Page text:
Novartis Leads Drug Approval News
A roundup of the latest drug approvals, including from the pharmaceutical majors, featuring news from Novartis.
Editor’s Note: This article was updated on a continuous basis for news announced from Wednesday January 24, 2018 date to Tuesday January 30, 2018.
Novartis Gets FDA Approval for Cancer Radiopharmaceutical
The US Food and Drug Administration (FDA) has approved Lutathera (lutetium Lu 177 dotatate), a radiopharmaceutical for treating certain digestive tract cancers, from Advanced Accelerator Applications (AAA), a subsidiary of Novartis.
Novartis acquired AAA, a Saint-Genis-Pouilly, France-headquartered radiopharmaceutical company, for $3.9-billion in January 2018. AAA develops, produces, and commercializes molecular nuclear medicines, including Lutathera.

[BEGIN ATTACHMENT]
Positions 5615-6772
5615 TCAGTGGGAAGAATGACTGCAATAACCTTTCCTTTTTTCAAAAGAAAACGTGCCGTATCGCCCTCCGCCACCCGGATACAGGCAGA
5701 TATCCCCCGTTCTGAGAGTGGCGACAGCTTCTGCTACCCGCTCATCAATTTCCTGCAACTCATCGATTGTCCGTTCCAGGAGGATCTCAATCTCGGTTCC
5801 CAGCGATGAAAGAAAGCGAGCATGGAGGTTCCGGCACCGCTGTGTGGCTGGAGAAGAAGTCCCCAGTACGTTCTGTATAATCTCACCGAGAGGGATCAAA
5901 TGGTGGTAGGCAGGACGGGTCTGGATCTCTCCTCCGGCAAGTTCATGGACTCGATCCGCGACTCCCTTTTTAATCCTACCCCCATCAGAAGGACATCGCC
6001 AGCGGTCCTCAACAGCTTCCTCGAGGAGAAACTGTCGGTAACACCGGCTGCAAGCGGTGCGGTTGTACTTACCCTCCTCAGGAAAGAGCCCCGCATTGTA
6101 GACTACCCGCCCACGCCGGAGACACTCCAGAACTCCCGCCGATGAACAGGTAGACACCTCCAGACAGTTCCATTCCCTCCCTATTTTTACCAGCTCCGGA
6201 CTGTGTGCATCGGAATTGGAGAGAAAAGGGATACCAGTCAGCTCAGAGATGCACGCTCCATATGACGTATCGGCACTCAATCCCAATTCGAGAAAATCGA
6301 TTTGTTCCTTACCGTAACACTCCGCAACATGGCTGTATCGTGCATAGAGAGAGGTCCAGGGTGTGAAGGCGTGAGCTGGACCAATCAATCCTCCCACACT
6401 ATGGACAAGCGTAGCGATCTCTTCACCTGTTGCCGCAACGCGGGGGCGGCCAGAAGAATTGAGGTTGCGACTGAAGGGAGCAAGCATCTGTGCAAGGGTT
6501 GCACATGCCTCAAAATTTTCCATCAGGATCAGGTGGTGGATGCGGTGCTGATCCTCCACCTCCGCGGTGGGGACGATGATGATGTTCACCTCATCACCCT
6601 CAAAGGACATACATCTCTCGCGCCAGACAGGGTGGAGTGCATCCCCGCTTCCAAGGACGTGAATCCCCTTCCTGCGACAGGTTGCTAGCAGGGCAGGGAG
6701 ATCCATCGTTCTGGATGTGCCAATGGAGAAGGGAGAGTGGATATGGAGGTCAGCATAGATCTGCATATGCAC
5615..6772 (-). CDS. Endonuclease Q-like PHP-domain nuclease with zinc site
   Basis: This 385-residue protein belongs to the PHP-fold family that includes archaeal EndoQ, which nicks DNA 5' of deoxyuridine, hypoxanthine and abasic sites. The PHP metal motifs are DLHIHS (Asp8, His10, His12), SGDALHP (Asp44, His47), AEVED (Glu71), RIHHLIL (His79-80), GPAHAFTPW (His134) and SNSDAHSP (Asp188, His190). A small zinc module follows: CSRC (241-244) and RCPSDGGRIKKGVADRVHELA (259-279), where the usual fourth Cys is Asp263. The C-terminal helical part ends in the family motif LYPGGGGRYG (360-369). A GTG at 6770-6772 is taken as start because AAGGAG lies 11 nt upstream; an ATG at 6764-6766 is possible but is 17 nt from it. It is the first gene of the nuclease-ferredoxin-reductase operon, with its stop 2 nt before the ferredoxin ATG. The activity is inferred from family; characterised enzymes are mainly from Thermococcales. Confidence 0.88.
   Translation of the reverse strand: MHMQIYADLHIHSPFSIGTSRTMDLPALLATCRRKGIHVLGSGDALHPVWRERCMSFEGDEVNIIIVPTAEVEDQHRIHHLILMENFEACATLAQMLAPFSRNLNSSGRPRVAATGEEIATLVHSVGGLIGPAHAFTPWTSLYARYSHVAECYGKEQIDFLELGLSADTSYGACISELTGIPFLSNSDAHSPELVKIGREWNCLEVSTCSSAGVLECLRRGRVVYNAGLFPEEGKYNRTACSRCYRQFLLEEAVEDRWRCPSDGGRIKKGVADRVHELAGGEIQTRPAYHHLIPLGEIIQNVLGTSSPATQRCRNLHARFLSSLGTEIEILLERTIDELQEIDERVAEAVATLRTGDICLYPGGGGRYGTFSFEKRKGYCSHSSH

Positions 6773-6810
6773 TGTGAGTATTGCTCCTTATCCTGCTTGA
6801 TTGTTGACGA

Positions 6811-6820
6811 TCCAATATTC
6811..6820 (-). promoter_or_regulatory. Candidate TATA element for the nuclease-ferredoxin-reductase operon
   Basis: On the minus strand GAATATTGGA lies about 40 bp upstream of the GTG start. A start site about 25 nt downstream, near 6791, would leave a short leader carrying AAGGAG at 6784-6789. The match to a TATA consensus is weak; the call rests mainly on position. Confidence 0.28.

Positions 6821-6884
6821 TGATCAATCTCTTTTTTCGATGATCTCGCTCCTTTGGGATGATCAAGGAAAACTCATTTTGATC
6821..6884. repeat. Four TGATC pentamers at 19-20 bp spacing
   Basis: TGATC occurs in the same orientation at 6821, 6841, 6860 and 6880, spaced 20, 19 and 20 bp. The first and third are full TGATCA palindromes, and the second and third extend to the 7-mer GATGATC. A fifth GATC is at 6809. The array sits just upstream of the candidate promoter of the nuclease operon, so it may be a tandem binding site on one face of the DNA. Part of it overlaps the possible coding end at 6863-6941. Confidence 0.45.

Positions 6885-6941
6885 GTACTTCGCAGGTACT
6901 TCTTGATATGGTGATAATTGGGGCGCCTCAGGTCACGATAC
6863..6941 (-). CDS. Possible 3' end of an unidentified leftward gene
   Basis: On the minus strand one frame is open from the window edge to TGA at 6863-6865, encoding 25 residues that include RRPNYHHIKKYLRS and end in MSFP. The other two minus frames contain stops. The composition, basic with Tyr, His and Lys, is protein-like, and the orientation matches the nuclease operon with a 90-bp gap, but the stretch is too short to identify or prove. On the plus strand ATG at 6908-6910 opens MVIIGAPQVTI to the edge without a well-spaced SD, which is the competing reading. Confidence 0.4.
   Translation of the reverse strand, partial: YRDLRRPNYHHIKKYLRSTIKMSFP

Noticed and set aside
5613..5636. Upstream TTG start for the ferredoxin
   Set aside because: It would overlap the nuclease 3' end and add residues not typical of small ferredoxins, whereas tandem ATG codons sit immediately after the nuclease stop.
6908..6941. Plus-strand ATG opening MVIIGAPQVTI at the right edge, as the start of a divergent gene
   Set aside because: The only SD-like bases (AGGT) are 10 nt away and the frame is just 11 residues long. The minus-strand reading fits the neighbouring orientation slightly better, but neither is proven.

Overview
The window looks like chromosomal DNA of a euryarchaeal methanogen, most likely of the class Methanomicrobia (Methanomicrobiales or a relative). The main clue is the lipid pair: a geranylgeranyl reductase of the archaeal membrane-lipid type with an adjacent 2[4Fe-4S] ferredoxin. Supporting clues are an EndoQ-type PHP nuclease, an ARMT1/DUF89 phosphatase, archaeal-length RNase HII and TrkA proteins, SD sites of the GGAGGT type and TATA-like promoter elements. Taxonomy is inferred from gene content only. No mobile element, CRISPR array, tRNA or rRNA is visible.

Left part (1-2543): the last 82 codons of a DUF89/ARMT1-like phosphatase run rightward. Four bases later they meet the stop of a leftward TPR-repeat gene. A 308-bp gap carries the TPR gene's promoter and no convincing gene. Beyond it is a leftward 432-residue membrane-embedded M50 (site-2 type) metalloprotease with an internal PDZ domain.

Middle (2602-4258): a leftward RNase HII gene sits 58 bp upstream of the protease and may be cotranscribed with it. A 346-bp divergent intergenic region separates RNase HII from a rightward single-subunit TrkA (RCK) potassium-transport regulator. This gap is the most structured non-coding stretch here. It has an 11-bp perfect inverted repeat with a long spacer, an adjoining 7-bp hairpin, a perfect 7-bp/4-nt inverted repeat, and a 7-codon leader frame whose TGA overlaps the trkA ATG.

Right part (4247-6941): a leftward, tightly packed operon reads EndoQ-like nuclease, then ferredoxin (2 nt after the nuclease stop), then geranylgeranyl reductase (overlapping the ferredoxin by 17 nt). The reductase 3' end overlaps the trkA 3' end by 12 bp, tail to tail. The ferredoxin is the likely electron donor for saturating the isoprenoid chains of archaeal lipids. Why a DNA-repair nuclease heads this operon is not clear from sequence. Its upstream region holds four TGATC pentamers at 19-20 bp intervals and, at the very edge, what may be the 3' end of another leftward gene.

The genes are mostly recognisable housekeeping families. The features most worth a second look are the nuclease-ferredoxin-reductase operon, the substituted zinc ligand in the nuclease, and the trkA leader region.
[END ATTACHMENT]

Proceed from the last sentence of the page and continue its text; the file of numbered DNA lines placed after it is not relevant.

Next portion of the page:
Lutathera is a radioactive drug that works by binding to a part of a cell called a somatostatin receptor, which may be present on certain tumors, according to information from the FDA. After binding to the receptor, the drug enters the cell allowing radiation to cause damage to the tumor cells. It was approved for treating a type of cancer that affects the pancreas or gastrointestinal tract called gastroenteropancreatic neuroendocrine tumors (GEP-NETs).
Radiopharmaceuticals, such as Lutathera, are medicinal formulations containing radioisotopes, which are used clinically for diagnosis and therapy, according to Novartis. AAA also develops, manufactures, and commercializes companion diagnostics for Lutathera (Netspot and SomaKit TOC). AAA had sales of EUR 109 million ($126 million) in 2016.
Lutathera was approved in Europe in September 2017 for treating unresectable or metastatic, progressive, well-differentiated (G1 and G2), somatostatin receptor-positive gastroenteropancreatic neuroendocrine tumors.